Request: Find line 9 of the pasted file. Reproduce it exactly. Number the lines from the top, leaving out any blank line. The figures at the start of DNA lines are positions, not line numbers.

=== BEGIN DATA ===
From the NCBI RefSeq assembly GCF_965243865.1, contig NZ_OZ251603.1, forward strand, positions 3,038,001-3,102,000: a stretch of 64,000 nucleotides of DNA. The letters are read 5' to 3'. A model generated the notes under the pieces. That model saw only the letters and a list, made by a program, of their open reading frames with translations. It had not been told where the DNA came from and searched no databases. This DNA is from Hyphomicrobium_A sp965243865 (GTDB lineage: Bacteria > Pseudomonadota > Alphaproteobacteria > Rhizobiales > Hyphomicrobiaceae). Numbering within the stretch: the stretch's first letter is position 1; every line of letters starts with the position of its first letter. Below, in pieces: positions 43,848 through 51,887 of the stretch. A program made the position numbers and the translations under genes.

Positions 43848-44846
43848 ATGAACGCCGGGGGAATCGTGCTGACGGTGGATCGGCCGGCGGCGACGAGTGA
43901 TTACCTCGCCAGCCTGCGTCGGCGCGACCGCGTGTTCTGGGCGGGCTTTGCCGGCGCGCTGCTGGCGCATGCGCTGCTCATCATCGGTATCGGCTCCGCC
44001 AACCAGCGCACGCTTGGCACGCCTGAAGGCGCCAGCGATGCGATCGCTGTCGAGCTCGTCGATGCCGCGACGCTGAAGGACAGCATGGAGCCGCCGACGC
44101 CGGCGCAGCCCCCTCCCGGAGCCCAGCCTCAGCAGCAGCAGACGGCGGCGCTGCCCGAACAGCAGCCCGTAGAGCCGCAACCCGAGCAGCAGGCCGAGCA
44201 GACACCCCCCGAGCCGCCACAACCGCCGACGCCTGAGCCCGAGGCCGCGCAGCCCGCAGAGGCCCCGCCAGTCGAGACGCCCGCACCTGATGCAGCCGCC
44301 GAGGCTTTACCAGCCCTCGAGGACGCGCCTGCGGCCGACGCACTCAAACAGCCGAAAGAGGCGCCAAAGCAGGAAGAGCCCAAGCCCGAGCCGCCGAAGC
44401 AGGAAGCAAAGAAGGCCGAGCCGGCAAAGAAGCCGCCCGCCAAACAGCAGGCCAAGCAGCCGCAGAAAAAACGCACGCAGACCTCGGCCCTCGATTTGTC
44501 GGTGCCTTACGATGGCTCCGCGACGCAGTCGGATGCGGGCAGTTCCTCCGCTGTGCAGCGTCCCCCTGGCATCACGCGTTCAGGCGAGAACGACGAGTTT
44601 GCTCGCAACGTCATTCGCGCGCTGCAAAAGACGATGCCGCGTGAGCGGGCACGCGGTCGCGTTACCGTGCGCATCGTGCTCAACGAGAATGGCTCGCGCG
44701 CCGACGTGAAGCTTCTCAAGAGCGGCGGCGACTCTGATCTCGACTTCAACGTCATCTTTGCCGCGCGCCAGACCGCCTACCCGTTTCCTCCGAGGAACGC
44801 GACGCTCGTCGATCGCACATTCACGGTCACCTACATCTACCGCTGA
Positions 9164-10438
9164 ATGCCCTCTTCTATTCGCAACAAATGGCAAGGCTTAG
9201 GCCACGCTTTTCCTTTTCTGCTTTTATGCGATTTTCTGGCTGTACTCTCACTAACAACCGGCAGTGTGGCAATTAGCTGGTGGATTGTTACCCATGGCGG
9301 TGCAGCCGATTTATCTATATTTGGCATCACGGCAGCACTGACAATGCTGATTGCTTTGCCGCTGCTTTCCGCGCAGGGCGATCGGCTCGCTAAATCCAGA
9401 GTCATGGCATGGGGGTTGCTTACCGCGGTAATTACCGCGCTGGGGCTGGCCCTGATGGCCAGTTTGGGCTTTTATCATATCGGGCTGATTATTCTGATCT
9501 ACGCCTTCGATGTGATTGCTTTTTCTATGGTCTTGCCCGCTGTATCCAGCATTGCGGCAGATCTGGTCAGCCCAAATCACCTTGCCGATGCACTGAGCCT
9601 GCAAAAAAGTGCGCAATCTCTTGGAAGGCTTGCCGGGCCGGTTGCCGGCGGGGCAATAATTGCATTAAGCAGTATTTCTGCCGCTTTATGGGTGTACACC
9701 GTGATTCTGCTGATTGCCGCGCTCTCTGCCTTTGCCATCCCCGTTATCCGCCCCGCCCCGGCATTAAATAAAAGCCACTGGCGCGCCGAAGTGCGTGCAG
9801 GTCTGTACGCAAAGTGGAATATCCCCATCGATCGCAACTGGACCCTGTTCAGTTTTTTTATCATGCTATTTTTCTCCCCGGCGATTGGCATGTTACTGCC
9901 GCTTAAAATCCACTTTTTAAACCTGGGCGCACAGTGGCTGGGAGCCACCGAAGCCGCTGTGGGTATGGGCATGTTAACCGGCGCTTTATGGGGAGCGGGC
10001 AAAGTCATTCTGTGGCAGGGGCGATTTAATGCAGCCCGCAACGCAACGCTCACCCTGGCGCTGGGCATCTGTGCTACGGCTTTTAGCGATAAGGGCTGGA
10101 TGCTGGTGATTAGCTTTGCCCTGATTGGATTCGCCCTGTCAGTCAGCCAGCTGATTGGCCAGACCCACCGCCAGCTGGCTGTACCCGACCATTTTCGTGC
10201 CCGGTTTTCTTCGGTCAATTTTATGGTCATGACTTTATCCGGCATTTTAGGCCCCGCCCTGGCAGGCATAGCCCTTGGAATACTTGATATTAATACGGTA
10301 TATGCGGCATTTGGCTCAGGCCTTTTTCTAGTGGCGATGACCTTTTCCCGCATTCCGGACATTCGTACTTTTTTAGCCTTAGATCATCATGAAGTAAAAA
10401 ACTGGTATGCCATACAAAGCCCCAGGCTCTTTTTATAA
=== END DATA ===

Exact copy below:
44401 AGGAAGCAAAGAAGGCCGAGCCGGCAAAGAAGCCGCCCGCCAAACAGCAGGCCAAGCAGCCGCAGAAAAAACGCACGCAGACCTCGGCCCTCGATTTGTC